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EMPLOYMENT / EDUCATION / TRAINING

Collaborative Research Between Student Veterans and Faculty in Higher Education

May, 2018
Article:

There is growing evidence that writing and storytelling can have transformative potential for military veterans. This study builds on this existing evidence through advocating collaborative writing between student veterans, and academic faculty on college and university campuses. This study focuses on a civilian anthropologist faculty member and an undergraduate student veteran who draw on their experiences working together over a 6-month exploratory ethnographic research project. The study acknowledges that personal significance of collaboration for student veteran researchers may be varied and multiple. However, these collaborations also have broader implications: namely, the inclusion of traditionally underrepresented military veterans in academic knowledge production about their experiences, priorities, and concerns.

Abstract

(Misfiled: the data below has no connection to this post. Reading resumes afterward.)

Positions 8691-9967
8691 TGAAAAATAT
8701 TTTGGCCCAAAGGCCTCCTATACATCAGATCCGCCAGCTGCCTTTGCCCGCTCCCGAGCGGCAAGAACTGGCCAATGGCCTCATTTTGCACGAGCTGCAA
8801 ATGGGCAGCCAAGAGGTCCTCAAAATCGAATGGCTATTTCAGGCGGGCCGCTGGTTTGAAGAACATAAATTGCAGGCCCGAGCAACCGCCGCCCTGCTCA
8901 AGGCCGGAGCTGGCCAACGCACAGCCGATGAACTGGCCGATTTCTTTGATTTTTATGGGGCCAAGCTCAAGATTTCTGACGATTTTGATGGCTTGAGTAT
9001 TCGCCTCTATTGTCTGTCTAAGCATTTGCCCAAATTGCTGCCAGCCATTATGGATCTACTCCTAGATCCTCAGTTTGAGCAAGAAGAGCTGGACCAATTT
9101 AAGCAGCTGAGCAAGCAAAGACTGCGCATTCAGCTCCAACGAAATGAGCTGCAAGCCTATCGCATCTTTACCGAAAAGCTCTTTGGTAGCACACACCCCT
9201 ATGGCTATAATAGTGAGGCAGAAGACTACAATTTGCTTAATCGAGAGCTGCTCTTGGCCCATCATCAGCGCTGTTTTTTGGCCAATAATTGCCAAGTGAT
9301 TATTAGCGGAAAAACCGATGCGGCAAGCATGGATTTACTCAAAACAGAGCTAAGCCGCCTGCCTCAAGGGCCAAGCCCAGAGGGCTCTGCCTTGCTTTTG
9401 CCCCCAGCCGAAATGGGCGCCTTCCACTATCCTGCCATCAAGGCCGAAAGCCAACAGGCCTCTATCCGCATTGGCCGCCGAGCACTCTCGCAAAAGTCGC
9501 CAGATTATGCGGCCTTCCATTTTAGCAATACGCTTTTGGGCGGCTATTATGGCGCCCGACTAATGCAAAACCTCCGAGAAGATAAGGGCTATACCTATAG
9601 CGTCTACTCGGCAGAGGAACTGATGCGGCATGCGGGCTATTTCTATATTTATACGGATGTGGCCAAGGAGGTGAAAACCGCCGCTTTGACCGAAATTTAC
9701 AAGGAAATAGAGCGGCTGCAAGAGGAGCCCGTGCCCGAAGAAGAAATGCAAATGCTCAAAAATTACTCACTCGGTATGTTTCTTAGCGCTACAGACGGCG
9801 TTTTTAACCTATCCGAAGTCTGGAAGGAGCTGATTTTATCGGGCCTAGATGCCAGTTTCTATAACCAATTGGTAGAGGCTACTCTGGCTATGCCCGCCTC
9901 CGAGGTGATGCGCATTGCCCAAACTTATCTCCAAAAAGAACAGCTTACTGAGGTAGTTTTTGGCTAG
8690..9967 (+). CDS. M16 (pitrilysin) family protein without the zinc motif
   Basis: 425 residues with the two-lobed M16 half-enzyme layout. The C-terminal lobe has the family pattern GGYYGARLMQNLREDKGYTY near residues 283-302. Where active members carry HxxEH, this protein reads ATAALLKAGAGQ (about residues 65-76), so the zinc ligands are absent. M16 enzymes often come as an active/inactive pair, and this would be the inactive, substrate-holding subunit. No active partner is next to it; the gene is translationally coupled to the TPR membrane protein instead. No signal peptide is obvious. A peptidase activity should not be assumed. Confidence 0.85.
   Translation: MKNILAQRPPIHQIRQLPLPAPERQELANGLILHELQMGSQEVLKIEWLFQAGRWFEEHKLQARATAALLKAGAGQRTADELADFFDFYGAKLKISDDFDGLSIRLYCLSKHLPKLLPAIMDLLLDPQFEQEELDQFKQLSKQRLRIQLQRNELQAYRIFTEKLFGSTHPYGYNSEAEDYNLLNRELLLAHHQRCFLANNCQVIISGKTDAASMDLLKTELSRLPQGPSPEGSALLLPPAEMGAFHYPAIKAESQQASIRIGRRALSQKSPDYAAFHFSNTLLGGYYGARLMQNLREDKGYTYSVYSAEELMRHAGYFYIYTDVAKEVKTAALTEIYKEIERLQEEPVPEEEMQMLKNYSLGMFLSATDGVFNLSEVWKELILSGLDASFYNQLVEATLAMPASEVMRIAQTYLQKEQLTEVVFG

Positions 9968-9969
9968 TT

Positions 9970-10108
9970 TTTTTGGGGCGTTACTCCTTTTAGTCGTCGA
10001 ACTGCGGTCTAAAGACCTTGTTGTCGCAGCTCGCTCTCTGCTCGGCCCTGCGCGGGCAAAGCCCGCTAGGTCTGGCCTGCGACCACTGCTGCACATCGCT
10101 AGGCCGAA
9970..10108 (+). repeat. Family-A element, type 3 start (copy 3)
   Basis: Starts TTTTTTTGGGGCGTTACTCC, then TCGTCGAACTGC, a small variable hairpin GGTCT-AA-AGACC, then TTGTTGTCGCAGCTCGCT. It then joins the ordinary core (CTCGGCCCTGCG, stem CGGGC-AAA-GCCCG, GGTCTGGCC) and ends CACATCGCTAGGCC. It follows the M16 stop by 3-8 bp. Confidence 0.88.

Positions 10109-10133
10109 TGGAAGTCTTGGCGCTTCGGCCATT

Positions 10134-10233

A growing phenomenon of community writing groups, oral history projects, and college writing curricula with and for military veterans is predicated on the idea that writing and storytelling can have transformative potential. In this article, we extend these efforts in new directions by advocating for collaborative research between student veterans and academic faculty on college and university campuses. A civilian anthropologist faculty member and a then-undergraduate student and veteran of the US Marine Corps, the co-authors draw on our experiences working together on a 6-month exploratory ethnographic research project to detail the process and consider its implications, both scholarly and personal. We offer observations and reflections of the amplifying possibilities that may open up when faculty researchers share control over the research agenda, process, and actions with student veteran researchers. While the personal significance of collaboration for student veteran researchers may be varied and multiple – whether scholarly, social, political, therapeutic, or otherwise – these collaborations also have broader implications: namely, the inclusion of traditionally underrepresented military veterans in academic knowledge production about their experiences, priorities, and concerns. Knowledge produced may in turn have wider relevance to government agencies, policy planners, scholars, and educational and clinical practitioners, while also serving to proliferate and diversify representations of veteran experiences and voices within and beyond the academy.

Full Reference

Chua, J. (2018). Collaborative Research Between Student Veterans and Faculty in Higher Education. Journal of Veterans Studies, 3(1), 122–138. DOI: http://doi.org/10.21061/jvs.v3i1.9

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